I commend to you our sister Phoebe, a servant of the church in Cenchrea. I ask you to receive her in the Lord in a way worthy of the saints and to give her any help she may need from you, for she has been a great help to many people, including me.
Greet Priscilla and Aquila, my fellow workers in Christ Jesus. They risked their lives for me. Not only I but all the churches of the Gentiles are grateful to them. Greet also the church that meets at their house.Greet my dear friend Epenetus, who was the first convert to Christ in the province of Asia. Greet Mary, who worked very hard for you.
Greet Andronicus and Junias, my relatives who have been in prison with me. They are outstanding among the apostles, and they were in Christ before I was
Greet Ampliatus, whom I love in the Lord. Greet Urbanus, our fellow worker in Christ, and my dear friend Stachys. Greet Apelles, tested and approved in Christ.Greet those who belong to the household of Aristobulus. Greet Herodion, my relative. Greet those in the household of Narcissus who are in the Lord. Greet Tryphena and Tryphosa, those women who work hard in the Lord. Greet my dear friend Persis, another woman who has worked very hard in the Lord. Greet Rufus, chosen in the Lord, and his mother, who has been a mother to me, too. Greet Asyncritus, Phlegon, Hermes, Patrobas, Hermas and the brothers with them. Greet Philologus, Julia, Nereus and his sister, and Olympas and all the saints with them.Greet one another with a holy kiss.All the churches of Christ send greetings.
Timothy, my fellow worker, sends his greetings to you, as do Lucius, Jason and Sosipater, my relatives. I, Tertius, who wrote down this letter, greet you in the Lord. Gaius, whose hospitality I and the whole church here enjoy, sends you his greetings. Erastus, who is the city’s director of public works, and our brother Quartus send you their greetings. (Romans 16:1-16, 21-23)
Another list of names you can’t pronounce! What is it with these guys? Don’t they realize how easily we get bored? Don’t bother us with names of people we don’t know and don’t care about.
But wait a minute. Do you know how, when you are traveling and go to church somewhere else and start talking with folks, you almost always figure out you know someone they know? In fact, it’s not surprising to find out you’re related to someone they’re related to.
Now, I know we’re almost 2000 years separated, but if you could go back and find your ancestors all the way back, I wouldn’t be surprised if someone here this morning was related to someone that Paul mentions in this list.
When Paul starts listing greetings and commendations of people in a church he’s never visited, you get the feeling it’s going to be an old fashioned homecoming when he arrives. These aren’t just names out of a church directory, these are living, breathing, flesh and blood brothers and sisters in Christ who are making a difference in the Lord and in his church. They are people he wants us to care about.
I want you to notice several interesting things about his list:
Did you notice how many women are listed? Phoebe, Priscilla, Mary, Junias, Tryphena, Tryphosa, Persis, Rufus’ mother, and Julia.
The idea that the early church was male-domineering, women-subjugating just doesn’t hold water. These women weren’t just passive bystanders, they were actively involved, hard working servants.
• Phoebe is called a deaconess,
• Junias was outstanding among the apostles,
• Priscilla risked her life for Paul.
• These are women of courage and faith; they are a vital part of the ministry in Rome, not passive pew-sitters.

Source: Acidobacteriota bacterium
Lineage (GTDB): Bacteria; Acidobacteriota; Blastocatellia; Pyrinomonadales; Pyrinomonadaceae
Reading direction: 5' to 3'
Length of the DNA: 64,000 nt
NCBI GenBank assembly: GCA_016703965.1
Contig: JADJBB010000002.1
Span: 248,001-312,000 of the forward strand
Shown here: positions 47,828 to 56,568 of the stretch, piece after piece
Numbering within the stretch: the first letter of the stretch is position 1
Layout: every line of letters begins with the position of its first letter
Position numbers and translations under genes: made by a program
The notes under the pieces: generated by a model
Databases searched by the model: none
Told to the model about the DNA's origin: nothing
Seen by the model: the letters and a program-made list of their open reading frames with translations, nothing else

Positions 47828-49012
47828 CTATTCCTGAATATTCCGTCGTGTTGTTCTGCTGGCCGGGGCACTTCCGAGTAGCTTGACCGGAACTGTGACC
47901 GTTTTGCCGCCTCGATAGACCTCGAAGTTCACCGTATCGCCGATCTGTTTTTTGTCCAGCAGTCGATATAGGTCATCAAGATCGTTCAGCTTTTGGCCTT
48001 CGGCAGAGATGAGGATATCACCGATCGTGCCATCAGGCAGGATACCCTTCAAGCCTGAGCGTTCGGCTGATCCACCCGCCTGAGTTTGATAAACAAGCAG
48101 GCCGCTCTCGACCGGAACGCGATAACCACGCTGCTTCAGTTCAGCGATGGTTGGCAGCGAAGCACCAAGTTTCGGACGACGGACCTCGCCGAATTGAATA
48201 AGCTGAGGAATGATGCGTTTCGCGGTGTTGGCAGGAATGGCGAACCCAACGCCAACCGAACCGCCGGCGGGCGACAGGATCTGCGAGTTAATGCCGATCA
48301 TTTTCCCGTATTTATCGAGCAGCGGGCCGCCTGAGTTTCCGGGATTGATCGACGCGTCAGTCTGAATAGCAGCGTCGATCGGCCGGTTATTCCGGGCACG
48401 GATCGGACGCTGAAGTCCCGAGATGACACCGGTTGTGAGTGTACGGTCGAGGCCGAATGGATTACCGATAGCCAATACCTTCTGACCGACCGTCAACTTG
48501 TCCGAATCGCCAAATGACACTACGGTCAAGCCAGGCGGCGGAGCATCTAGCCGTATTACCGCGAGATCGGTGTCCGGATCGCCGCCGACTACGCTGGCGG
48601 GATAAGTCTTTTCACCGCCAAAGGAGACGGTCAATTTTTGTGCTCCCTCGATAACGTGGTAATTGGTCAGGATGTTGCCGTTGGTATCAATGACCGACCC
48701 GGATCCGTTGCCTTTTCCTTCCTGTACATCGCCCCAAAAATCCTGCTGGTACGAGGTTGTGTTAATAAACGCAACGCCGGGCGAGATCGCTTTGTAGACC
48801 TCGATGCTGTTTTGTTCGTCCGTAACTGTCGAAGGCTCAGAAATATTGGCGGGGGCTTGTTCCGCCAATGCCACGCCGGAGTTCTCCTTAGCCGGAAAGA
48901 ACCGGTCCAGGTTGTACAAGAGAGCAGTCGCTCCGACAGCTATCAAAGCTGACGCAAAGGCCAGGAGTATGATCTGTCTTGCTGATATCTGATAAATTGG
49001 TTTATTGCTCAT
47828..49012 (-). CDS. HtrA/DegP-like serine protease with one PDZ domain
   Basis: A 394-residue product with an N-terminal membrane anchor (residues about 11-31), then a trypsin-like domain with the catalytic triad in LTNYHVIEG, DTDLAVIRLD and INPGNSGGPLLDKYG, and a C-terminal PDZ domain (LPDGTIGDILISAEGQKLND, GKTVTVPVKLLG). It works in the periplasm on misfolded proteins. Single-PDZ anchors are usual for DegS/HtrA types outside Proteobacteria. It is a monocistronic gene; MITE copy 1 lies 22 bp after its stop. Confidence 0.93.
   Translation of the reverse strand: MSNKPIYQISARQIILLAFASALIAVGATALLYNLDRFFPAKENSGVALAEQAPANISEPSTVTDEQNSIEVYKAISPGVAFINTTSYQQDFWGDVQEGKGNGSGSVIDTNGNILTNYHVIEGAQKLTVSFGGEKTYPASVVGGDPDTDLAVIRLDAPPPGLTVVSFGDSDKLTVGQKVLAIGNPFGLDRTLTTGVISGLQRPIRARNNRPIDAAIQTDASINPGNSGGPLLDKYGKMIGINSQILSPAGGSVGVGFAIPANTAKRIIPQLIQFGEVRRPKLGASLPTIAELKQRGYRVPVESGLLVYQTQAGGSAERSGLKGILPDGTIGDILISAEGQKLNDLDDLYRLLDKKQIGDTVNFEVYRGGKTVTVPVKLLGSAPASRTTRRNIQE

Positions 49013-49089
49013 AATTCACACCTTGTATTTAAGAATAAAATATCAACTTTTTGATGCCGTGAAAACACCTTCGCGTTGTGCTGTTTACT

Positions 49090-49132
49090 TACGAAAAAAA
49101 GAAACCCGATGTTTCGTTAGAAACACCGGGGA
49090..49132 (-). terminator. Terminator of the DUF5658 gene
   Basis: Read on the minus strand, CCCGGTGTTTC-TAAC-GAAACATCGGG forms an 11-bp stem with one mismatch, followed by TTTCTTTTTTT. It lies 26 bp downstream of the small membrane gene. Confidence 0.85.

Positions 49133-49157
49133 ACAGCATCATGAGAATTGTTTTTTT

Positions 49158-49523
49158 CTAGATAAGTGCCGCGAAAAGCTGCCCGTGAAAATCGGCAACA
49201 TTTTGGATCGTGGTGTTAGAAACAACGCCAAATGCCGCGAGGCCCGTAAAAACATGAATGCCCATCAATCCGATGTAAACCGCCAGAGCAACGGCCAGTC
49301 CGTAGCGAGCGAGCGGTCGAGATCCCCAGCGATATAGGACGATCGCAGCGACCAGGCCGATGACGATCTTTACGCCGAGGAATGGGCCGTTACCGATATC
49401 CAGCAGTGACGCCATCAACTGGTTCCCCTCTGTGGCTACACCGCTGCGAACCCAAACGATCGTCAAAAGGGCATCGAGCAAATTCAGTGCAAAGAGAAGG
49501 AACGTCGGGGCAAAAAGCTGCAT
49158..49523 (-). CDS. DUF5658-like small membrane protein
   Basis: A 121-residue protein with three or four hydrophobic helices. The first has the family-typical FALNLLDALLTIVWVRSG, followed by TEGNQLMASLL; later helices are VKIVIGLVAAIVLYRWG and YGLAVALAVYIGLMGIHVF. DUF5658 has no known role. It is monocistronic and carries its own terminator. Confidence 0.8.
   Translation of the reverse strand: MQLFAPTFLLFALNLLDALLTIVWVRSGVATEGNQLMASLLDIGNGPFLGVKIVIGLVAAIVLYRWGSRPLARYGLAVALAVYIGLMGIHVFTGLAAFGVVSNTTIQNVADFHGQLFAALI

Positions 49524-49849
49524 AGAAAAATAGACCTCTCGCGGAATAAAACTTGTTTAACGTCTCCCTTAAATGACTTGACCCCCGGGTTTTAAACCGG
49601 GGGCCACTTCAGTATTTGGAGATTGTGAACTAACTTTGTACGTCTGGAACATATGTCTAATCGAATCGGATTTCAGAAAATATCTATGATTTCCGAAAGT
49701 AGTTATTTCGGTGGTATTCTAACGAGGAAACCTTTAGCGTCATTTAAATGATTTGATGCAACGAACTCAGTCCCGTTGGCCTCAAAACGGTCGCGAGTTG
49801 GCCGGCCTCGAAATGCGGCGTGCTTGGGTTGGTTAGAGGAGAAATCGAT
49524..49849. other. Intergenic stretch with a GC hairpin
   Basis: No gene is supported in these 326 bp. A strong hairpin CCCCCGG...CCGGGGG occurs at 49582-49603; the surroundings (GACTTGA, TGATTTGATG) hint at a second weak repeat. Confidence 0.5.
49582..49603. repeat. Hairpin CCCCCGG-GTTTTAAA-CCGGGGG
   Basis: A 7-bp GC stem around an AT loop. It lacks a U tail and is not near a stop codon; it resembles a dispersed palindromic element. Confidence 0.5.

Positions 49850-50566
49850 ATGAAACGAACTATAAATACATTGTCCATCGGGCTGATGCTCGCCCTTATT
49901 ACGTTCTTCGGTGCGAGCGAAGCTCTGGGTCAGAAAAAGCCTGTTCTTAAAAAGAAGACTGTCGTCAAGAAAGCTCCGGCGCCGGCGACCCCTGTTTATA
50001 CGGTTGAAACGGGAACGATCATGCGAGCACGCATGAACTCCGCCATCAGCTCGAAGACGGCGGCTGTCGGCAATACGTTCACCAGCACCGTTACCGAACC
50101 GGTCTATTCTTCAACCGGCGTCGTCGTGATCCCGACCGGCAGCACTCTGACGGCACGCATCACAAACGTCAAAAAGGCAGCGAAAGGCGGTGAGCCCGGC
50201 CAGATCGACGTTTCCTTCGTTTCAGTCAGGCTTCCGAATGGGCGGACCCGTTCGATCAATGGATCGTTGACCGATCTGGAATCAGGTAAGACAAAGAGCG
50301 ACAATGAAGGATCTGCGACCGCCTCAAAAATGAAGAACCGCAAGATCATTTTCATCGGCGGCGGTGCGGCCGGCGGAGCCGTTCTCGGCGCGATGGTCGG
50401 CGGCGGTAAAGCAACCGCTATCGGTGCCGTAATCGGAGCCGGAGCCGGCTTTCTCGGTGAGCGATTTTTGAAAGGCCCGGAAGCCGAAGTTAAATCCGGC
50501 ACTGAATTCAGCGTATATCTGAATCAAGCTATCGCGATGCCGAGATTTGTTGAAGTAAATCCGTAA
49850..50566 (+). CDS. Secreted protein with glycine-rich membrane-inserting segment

The second thing that jumps out at me is how much Paul values servant-hearts. Notice how many times Paul mentions that someone works hard for the Lord:
• Phoebe, is a great help to many;
• Priscilla is a fellow worker in Christ Jesus;
• Mary worked very hard for you;
• Urbanus is a fellow worker;
• Tryphena and Tryphosa work hard in the Lord;
• Persis has worked very hard in the Lord.
What a commendation! To be called a hard worker in the Lord. If Paul were writing a letter to the Glenwood church and started mentioning names, what would he say about you?
The third thing that seems significant about these final words of Romans is the people with whom Paul surrounded himself – Timothy, Lucius, Jason, Sosipater, Tertius, Gaius, Erastus, Quartus - men of faith, men who were willing to share the work of the gospel.
• Paul wasn’t a lone ranger, he needed others.
• He needed the companionship of godly men.
• He needed the encouragement, the accountability, the example of men who shared his passion for the gospel.
I wonder how we think we’re too strong, too independent, too self-reliant to need that. Paul serves as a powerful reminder of that need God created in us to be people who live and serve and worship in a community of believers, not dangling out there by ourselves and proud of it.
Tucked in between all these greetings to and from, is a final, but urgent admonition from Paul – a warning to stay away from certain people who will do nothing but destroy your faith and tear apart the church.
It’s the same message we found in Romans 14-15: “Watch out for those who cause divisions and put obstacles in your way that are contrary to the teaching you have learned. Keep away from them” (16:17).
I hope you have really been impressed with Paul’s (and God’s) hatred for division. If we can’t get along with each other in the church and overcome our differences with love and forgiveness and forbearance, then we have no message of reconciliation for the world.
Paul has a word to say about those who would cause division, who would try to distort and legalize the pure gospel of Christ – “For such people are not serving our Lord Christ, but their own appetites. By smooth talk and flattery they deceive the minds of naive people” (16:18).
They are self-centered and ego-hungry. They may claim to be doing God’s work, but they are not serving Christ. They are in it for themselves – the pride, the power, the position.